“I’ve been before, ’s nothing but old textbooks.” Drawled Dramin, one of the eldest of the group, at fourteen. The cold marble bit at Kiyët’s exposed feet.
“There’s a stringy old man there, lives in those books. He’s a crab, that one. We’ve best be cautious.” Dramin continued. “I’d be a crab too if all I had was runes for friends.
” Cikonda said cheekily. “Lets go in. I want to see if he’s got pincers for hands.”
The grand doors squealed like swine as the children pushed them open, cringing at their loud entrance. A few students glared at the noise, then returned to their entranced reading.
Cikonda was immediately enthralled with a large golden statue of the lion-like creature looming over one of the shelves, and sauntered over to admire it closer.
Kiyët followed her more leisurely, admiring the high, ribbed ceiling that shone with gold leaf.
None of them were used to such grandeur; they came from farming families from the outskirts of the city.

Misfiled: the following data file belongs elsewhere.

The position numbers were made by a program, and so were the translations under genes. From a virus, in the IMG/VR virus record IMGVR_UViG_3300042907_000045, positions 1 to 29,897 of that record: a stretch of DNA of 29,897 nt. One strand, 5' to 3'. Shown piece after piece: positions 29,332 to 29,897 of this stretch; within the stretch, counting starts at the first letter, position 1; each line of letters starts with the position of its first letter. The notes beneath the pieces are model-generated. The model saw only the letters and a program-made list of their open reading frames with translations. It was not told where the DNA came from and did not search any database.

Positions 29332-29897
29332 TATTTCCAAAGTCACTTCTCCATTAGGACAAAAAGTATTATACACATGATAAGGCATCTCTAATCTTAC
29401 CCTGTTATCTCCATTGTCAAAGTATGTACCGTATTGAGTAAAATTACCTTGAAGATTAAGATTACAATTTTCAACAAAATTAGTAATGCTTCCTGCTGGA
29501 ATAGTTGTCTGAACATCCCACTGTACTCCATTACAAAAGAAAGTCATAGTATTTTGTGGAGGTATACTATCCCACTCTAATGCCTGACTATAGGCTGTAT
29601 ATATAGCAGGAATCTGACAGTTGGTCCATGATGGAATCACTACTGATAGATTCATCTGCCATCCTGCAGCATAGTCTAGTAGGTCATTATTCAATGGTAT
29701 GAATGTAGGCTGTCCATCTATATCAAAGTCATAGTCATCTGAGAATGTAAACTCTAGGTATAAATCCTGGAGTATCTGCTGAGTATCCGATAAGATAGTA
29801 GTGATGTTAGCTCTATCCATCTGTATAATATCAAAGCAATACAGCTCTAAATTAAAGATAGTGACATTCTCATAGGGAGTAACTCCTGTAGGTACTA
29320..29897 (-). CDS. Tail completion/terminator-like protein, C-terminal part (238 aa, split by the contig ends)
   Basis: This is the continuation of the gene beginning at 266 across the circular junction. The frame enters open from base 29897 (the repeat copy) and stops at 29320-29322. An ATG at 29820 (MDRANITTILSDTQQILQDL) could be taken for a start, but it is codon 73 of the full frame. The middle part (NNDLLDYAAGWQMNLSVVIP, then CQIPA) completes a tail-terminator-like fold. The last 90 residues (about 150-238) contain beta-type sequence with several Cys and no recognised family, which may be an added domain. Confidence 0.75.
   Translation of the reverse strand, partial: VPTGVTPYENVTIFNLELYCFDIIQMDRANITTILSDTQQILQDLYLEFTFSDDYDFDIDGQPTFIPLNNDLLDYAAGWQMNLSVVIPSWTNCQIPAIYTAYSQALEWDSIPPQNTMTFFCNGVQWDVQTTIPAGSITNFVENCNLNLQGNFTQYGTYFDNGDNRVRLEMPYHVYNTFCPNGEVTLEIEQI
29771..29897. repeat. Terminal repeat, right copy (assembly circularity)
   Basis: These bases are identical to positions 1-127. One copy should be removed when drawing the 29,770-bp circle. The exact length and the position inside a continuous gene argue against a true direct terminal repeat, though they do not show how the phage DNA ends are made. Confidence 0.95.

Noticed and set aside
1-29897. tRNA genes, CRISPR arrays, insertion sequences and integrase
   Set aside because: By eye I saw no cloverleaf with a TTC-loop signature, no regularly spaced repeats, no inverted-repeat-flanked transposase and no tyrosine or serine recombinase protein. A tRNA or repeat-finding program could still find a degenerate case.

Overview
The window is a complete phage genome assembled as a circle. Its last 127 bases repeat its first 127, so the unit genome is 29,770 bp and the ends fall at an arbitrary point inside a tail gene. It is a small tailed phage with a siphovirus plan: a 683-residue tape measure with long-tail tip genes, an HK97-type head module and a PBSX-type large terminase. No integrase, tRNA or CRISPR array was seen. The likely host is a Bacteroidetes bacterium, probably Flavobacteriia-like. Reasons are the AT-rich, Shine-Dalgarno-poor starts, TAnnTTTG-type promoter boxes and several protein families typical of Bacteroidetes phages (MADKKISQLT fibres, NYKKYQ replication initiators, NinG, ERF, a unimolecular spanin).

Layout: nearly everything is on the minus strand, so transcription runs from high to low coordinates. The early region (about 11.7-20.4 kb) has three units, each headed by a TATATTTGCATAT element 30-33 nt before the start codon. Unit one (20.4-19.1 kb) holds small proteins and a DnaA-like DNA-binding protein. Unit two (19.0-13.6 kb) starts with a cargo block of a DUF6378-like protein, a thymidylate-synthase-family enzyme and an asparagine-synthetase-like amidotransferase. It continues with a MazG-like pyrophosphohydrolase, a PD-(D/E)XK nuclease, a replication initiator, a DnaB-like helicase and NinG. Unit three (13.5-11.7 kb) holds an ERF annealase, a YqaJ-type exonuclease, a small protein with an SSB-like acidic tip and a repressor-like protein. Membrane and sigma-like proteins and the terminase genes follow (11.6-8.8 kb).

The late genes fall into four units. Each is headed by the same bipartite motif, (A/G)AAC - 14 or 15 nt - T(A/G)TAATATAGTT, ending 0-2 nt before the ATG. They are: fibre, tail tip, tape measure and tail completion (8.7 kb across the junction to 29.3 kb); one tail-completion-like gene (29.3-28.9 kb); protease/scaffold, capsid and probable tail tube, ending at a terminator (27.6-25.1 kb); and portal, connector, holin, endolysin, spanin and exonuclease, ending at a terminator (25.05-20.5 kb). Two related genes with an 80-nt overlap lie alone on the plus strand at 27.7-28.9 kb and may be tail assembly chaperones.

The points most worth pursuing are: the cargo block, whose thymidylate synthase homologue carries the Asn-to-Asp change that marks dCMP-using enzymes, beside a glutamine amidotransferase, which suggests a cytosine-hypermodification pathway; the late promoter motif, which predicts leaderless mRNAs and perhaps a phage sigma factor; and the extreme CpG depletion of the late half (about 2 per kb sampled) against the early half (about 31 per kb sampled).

The statue was larger than a man, intricately carved out of flat planes; not a curve existed on the piece.
A proud snarl curled the creatures lips, and ruby eyes glistened like hearthfire under the yellow ceiling lamps. The whole thing made Kiyët feel insignificant, a feeling she wasn’t used to.
But she could not be angry at this creature. It was too seraphic.
“Kiyët, Konda! Come look!” Came the husky voice of Dramin around the corner. Tearing their eyes off the bust, the girls hurried over to their friend’s voice.
They found the two boys crouched over a large, black leather bound book. As Kiyët got closer, she smelled mildew and dust leaking off the manuscript.
“That’s putrid, put it back.” Cikonda insisted, reaching for the book, nose wrinkled. Jenge slapped her hand away, then peeled back the cover.